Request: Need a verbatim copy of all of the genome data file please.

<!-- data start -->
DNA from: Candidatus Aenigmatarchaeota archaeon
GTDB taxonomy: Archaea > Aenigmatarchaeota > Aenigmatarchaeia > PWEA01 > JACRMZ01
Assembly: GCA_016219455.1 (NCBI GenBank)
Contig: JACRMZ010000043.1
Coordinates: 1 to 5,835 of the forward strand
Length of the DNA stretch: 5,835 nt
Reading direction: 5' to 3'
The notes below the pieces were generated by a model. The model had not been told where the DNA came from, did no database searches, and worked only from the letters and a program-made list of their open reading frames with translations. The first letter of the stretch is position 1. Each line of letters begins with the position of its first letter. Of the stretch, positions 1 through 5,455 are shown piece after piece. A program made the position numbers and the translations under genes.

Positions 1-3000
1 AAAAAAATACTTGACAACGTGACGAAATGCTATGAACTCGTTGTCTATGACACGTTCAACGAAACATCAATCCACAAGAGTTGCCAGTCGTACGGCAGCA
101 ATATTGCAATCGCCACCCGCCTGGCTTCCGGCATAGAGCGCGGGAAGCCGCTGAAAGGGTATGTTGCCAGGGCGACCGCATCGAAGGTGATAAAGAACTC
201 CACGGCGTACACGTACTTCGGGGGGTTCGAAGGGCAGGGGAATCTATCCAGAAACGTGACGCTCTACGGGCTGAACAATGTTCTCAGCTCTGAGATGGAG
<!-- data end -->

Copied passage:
DNA from: Candidatus Aenigmatarchaeota archaeon
GTDB taxonomy: Archaea > Aenigmatarchaeota > Aenigmatarchaeia > PWEA01 > JACRMZ01
Assembly: GCA_016219455.1 (NCBI GenBank)
Contig: JACRMZ010000043.1
Coordinates: 1 to 5,835 of the forward strand
Length of the DNA stretch: 5,835 nt
Reading direction: 5' to 3'
The notes below the pieces were generated by a model. The model had not been told where the DNA came from, did no database searches, and worked only from the letters and a program-made list of their open reading frames with translations. The first letter of the stretch is position 1. Each line of letters begins with the position of its first letter. Of the stretch, positions 1 through 5,455 are shown piece after piece. A program made the position numbers and the translations under genes.

Positions 1-3000
1 AAAAAAATACTTGACAACGTGACGAAATGCTATGAACTCGTTGTCTATGACACGTTCAACGAAACATCAATCCACAAGAGTTGCCAGTCGTACGGCAGCA
101 ATATTGCAATCGCCACCCGCCTGGCTTCCGGCATAGAGCGCGGGAAGCCGCTGAAAGGGTATGTTGCCAGGGCGACCGCATCGAAGGTGATAAAGAACTC
201 CACGGCGTACACGTACTTCGGGGGGTTCGAAGGGCAGGGGAATCTATCCAGAAACGTGACGCTCTACGGGCTGAACAATGTTCTCAGCTCTGAGATGGAG